This week I offer you the Weird, Unsocialized Homeschoolers’ Top Picks for 1st and 2nd grade. In case you missed it, last week I offered my top picks for Kindergarten. You may notice a few favorites popping up again, but I’ve added several that weren’t on my Kindergarten list.
Math. Maybe I should stop right here and just say that Horizons is my top pick for math for K-6. You’ll see me making an additional side note beginning in 3rd and 4th, but we’ve used all K-6 levels of Horizons math. It’s a solid, slightly advanced program. My only gripe with Horizons is that my kids are constantly “behind” because each book has 160 lessons, plus tests every 10 lessons. So, if you’re not doing math every single day, you’re going to be behind.
However, as I mentioned last week, Horizons is advanced, so even if your child is finishing the 6th grade book in 7th or 8th grade, he’s still going to be in good shape for going into Pre-Algebra or Algebra.
Grammar. I love, love, love First Language Lessons for 1st/2nd grade grammar! The gentle approach, the memorization, and the short, mom-guided lessons make it a perfect introduction to grammar at this age. To make it even better, Jolanthe, at Homeschool Creations, has created free, beautifully illustrated printables of the poems your kids will memorize in First Language Lessons, Volume 1. I wish I’d had these when we went through FLL.
I am also a huge fan of all the Easy Grammar and Daily Grams products. It didn’t take us the full two years to complete First Language Lessons, Volume 1 and I found Easy Grammar 2 to be the perfect follow-up to First Language Lessons. It’s a daily guided review, so it’s intended for the parent to do with the child. We did our Easy Grammar lessons on the dry erase board each day. I feel that Easy Grammar 2 did a great job of reinforcing what the kids had learned in FLL and in introducing new topics in an easy-to-understand way.
Reading. My picks for reading for 1st and 2nd grade are the same as K — Scaredy Cat Reading System (Level 2) and Rocket Phonics. I am also a fan of the Explode the Code books. I love these books because, for the most part, my kids can do them independently. Explode the Code is great for reinforcing phonics-based reading instruction and I have often been amazed at how well the books mesh with — and reinforce — my pick for spelling.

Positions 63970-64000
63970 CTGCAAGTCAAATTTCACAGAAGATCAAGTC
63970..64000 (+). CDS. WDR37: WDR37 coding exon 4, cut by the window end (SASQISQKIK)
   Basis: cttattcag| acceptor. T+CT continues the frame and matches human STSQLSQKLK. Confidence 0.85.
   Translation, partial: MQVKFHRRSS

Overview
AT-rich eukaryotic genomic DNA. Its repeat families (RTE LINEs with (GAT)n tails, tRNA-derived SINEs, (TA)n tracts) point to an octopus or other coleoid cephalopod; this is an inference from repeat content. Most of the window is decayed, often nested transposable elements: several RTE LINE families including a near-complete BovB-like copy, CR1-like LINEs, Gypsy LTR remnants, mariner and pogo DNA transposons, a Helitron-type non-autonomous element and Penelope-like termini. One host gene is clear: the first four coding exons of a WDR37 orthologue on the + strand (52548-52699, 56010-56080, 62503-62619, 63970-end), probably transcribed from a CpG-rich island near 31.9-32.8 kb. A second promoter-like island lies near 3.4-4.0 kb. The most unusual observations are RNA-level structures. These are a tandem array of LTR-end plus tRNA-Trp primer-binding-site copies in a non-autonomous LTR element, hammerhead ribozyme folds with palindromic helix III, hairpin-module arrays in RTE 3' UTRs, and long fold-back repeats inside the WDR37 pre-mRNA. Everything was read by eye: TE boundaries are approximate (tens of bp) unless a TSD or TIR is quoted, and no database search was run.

Spelling. Hands-down, All About Spelling is my pick for 1st/2nd grade and up! We received it to review this year and I can’t tell you how much I wish I’d had this program years ago. They have just released Level 6. Additionally, they’ve just released two new books in their line of readers that correlate with the spelling program: What Am I? and Queen Bee.
All About Spelling is a multi-sensory, mastery-based program based on the Orton-Gillingham principals. For those who may not know, the Orton-Gillingham principals are highly regarded for helping dyslexic kids learn to read and spell. Having one dyslexic child and another one who probably is, I was ecstatic to find All About Spelling and I’ve been impressed with how well it works.
History. We love Story of the World. I love that it reads like a story book and makes history interesting and easy for kids to understand. I’ve often had people ask me if the Activity Guide is necessary. In my opinion, yes. The activity guide offers hands-on activities, comprehension and narration question, supplemental reading suggestions (both fiction and non-fiction), maps, and more. It takes the planning out of teaching history.
Science. For first and second grade, I’m still a big fan of fun, interest-led science. We love using The Magic School Bus books as a jumping off point. Some of The Magic Tree House books are suitable for science too (or make a fun supplement to history) and I love their non-fiction research guides.
Handwriting. Even my kids will admit they enjoyed the A Reason for Handwriting series. In this series, kids practice a Bible verse all week. For the first three days, they’re practicing key words from the verse. On Day 4, they practice the verse in its entirety. Finally, they write the verse in their best handwriting on lined paper that has a picture to color. They can then give the completed verse and picture to a friend or relative. Grandparents love getting these, but it also makes a great way to share Jesus with those in our circle of influence.
What are some of your favorite choices for first and second grade?
This post contains affiliate links and I will receive a commission on any sales purchased using said links. Please see my disclosure policy for details.